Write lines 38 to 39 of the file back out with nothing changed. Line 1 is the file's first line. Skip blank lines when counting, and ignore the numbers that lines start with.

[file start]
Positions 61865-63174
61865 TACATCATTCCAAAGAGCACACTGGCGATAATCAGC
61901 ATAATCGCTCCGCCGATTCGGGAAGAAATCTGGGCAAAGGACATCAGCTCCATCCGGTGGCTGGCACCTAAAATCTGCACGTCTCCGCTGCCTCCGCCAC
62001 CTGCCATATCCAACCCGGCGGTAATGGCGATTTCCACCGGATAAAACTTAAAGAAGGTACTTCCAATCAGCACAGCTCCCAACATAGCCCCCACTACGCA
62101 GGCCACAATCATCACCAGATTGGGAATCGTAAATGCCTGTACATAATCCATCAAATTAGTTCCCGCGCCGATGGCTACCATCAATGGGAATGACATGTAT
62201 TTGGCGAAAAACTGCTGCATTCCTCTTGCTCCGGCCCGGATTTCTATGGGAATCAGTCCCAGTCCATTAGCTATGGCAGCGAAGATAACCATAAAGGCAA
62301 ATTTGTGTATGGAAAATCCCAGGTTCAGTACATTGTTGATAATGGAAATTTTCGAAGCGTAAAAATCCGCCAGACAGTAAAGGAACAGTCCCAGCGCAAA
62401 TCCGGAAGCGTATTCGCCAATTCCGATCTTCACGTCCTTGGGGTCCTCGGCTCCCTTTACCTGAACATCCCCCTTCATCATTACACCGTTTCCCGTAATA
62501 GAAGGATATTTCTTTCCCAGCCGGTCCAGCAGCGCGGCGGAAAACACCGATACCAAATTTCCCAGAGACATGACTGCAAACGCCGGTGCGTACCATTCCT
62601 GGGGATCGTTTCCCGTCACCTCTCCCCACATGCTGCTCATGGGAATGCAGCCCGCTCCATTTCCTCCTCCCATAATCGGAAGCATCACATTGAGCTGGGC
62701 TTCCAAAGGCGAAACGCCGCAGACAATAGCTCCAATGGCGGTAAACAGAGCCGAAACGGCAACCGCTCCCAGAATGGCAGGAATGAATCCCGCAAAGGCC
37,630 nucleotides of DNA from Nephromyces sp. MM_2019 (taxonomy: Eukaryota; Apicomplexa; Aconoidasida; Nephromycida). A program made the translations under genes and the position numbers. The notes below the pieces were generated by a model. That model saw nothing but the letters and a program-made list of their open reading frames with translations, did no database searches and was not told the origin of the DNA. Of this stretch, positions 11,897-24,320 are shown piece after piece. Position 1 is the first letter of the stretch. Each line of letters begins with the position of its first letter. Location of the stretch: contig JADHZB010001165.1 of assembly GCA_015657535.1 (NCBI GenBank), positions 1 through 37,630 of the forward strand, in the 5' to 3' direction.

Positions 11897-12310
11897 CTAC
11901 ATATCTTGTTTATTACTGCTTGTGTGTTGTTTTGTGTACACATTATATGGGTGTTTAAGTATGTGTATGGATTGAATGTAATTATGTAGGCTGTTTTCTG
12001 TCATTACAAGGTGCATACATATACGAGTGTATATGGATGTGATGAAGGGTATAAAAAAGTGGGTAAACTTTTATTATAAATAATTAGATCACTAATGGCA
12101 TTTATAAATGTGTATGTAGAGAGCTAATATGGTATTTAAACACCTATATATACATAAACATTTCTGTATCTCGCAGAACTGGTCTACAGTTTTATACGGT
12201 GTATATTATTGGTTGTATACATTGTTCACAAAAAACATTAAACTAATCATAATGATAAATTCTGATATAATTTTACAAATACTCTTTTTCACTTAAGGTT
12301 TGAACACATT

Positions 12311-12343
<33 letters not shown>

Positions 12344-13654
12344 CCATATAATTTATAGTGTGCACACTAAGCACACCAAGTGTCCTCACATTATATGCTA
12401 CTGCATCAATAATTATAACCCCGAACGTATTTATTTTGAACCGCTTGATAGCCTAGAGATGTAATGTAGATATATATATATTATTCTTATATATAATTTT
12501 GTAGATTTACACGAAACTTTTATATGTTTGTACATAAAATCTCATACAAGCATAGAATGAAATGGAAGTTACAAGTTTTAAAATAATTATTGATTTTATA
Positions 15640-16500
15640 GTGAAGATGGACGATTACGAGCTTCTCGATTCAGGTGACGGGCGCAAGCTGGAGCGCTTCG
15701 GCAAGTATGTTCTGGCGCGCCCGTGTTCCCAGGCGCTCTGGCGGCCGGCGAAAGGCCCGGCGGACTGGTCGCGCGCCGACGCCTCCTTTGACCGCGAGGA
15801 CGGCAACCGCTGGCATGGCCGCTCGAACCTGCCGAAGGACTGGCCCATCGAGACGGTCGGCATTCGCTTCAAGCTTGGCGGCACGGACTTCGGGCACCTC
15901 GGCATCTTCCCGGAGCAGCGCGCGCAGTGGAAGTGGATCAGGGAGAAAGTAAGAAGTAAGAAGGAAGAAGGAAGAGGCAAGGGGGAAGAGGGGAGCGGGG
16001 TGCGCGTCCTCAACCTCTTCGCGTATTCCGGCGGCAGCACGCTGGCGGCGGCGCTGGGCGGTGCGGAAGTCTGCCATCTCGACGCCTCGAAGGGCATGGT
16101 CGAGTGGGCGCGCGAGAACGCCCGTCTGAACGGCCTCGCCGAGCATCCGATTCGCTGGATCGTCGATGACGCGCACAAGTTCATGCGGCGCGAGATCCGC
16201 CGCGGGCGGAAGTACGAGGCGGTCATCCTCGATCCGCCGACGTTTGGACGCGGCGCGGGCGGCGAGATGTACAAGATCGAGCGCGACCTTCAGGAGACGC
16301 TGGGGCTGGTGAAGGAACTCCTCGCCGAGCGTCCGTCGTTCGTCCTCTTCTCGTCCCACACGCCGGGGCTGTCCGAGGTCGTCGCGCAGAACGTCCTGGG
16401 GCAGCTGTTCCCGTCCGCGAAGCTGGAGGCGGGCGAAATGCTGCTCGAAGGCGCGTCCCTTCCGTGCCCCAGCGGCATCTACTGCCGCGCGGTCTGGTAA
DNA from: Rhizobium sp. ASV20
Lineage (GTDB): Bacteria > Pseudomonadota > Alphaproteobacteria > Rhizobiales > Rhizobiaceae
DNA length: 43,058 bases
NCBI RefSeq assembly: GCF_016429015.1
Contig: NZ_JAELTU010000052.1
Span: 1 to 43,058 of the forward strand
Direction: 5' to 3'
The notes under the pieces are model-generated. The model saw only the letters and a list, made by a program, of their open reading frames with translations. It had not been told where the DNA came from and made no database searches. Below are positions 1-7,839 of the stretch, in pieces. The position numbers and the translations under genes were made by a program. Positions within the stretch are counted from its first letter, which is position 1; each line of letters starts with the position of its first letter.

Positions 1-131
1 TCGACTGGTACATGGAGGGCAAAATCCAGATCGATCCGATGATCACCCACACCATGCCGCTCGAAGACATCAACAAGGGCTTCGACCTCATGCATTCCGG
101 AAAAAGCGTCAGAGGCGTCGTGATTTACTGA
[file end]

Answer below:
DNA length: 43,058 bases
NCBI RefSeq assembly: GCF_016429015.1